Partition coefficients of trace elements are very important for the reconstruction of Earth formation and evolution processes. As such processes typically take place at extreme conditions of pressure and temperature, it is still challenging to obtain experimental data. However, recent developments in super-computing facilities and in computational methods have made it possible to obtain supplementing information on melts and element partitioning from ab initio atomistic calculations. The model system used in this pilot study consists of two different melts: a simple Fe-Ni alloy representing the metal and a silicate phase with a varying ratio of Fe and Mg ((Fe,Mg)2SiO4). Traces of Ni or Cr are added to each system. Molecular dynamics simulations based on density functional theory are initially run at 2500 K and ambient pressure, using the CPMD and CP2K software packages. Conditions are chosen so that the results can be compared to available experimental data in order to assess the feasibility of the approach and the quality of its results. However, preliminary results at increased pressure and temperature conditions that are more relevant for core formation will be presented as well. The results of the calculations include information on the melt structure, such as coordination environment, nearest neighbor distance and x-ray diffraction structure factors. The calculations at ambient pressure show that the behavior of Ni atoms in the silicate melt shows similarities to Mg and differs clearly from Fe. First results with a Cr trace show that it resembles Fe rather than Ni. Furthermore, thermodynamic integration is able to provide thermodynamic information about the exchange of trace elements between both phases. It is possible to obtain the energy difference connected to this exchange, which can then be used to estimate partition factors. First results on the Ni partitioning will be presented.

  16. Seasonal variation in soft tissue weights and trace metal burdens in the bay mussel, Mytilus edulis

    SciTech Connect

    Latouche, Y.D.; Mix, M.C.

    1981-12-01

    Levels of six trace metals were measure in Mytilus edulis during a six month period. Patterns of seasonal variation were established and normal ranges of metal burdens in mussels were determined. Metals measured were vanadium, manganese, nickel, copper, zinc and cadmium. Sexually mature M. edulis, between 50 and 60 mm in size, were sampled in Yaquina Bay, Oregon at regular intervals between October 1979 and June 1980. Tissues were combined in two pools, ''somatic'' and ''gonadal''. Flame atomic absorption was used to determine concentrations of manganese, nickel, copper, and cadmium. Vanadium was determined by neutron activation analysis. With the exception of copper, all gonadal tissue burdens were greatest in late winter or early spring, at the time of gametogenesis. Somatic burdens of nickel, manganese, and zinc were maximal in early spring, while copper, cadmium and vanadium fluctuated without regard to gametogenesis or spawning. Zinc concentrations increased dramatically between days 22 and 80. Such increases may be indicative of the onset of gametogenesis. Results suggest that somatic and gonadal tissue should be considered separately when measuring metal levels. 1 table (JMT)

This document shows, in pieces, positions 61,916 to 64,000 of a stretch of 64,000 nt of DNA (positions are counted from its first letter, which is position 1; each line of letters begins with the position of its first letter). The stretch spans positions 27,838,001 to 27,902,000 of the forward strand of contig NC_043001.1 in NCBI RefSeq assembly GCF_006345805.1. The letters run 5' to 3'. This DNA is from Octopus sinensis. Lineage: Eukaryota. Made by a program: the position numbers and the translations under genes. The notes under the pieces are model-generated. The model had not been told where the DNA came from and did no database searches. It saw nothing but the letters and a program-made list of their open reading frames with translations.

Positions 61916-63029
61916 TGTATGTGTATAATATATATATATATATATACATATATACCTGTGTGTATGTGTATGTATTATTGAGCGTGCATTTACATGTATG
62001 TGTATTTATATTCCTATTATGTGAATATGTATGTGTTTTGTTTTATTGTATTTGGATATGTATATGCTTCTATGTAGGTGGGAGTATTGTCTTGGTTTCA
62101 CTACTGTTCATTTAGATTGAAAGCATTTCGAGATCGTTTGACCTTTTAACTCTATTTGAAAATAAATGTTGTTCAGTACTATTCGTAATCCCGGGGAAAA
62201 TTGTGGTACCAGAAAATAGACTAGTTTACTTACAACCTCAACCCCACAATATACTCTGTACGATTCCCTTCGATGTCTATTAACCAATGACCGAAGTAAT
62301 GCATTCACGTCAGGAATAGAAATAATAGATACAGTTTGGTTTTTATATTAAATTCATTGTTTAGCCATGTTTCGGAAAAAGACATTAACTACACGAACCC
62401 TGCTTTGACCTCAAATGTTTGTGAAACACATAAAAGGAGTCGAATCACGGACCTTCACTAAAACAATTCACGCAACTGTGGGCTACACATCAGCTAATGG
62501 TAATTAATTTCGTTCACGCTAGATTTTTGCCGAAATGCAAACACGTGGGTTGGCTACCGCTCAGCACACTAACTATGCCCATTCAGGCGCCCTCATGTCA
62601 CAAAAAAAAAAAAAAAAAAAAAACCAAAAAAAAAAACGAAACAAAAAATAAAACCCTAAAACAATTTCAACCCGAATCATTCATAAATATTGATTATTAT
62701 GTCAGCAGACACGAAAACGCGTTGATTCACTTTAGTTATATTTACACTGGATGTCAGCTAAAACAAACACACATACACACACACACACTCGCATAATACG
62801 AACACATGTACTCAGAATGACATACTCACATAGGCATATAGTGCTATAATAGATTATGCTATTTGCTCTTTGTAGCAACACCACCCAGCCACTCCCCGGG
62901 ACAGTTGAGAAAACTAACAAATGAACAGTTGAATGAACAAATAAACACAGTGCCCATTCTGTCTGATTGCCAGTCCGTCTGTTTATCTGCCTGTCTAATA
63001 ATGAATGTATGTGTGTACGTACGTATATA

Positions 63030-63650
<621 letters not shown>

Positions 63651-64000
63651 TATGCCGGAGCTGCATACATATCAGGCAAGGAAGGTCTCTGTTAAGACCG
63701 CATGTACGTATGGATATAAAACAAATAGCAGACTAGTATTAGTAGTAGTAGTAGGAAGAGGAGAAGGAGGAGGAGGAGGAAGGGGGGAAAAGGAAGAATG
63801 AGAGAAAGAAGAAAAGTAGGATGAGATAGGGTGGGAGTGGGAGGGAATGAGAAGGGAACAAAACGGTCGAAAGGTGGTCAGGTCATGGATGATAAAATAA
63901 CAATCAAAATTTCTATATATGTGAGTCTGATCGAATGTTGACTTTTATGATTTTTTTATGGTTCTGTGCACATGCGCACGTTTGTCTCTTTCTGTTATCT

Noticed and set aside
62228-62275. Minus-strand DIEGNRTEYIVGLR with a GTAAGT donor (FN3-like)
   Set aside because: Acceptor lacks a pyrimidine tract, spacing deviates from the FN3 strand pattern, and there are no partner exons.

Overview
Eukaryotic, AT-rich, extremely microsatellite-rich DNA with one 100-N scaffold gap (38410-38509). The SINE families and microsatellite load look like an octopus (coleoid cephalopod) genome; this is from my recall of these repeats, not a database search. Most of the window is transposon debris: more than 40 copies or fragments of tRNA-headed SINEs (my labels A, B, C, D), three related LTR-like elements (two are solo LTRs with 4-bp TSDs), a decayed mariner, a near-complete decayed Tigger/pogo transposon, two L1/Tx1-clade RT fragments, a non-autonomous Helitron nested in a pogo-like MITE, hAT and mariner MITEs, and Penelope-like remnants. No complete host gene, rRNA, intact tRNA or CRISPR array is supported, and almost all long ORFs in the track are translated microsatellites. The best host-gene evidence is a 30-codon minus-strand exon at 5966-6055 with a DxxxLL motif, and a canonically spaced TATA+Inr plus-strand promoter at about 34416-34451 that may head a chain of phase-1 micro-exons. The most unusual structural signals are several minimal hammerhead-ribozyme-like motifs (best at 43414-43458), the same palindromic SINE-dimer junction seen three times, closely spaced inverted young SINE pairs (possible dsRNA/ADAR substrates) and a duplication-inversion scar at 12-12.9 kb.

17. Temporal and spatial trends for trace metals in streams and rivers across Sweden (1996-2009)

    NASA Astrophysics Data System (ADS)

    Huser, B. J.; Köhler, S. J.; Wilander, A.; Johansson, K.; Fölster, J.

    2011-07-01

    Long term data series (1996 through 2009) for trace metals were analyzed from a large number of streams and rivers across Sweden varying in tributary watershed size from 0.05 to 48 193 km2. The final data set included 139 stream sites with data for arsenic (As), cobalt (Co), copper (Cu), chromium (Cr), nickel (Ni), lead (Pb), zinc (Zn), and vanadium (V). Between 7 % and 46 % of the sites analyzed showed significant trends according to the seasonal Kendall test. However, in contrast to previous studies and depositional patterns, a substantial portion of the trends were positive, especially for V (100 %), As (95 %), and Pb (68 %). Other metals (Zn and Cr) generally decreased, were mixed (Ni and Zn), or had very few trends (Co) over the study period. Trends by region were also analyzed and some showed significant variation between the north and south of Sweden. Regional trends for both Cu and Pb were positive (60 % and 93 %, respectively) in the southern region but strongly negative (93 % and 75 %, respectively) in the northern region. Kendall's τ coefficients were used to determine dependence between metals and potential in-stream drivers including total organic carbon (TOC), iron (Fe), pH, and sulphate (SO42-). TOC and Fe correlated positively and strongly with As, V, Pb, and Co while pH and SO42- generally correlated weakly, or not at all with the metals studied.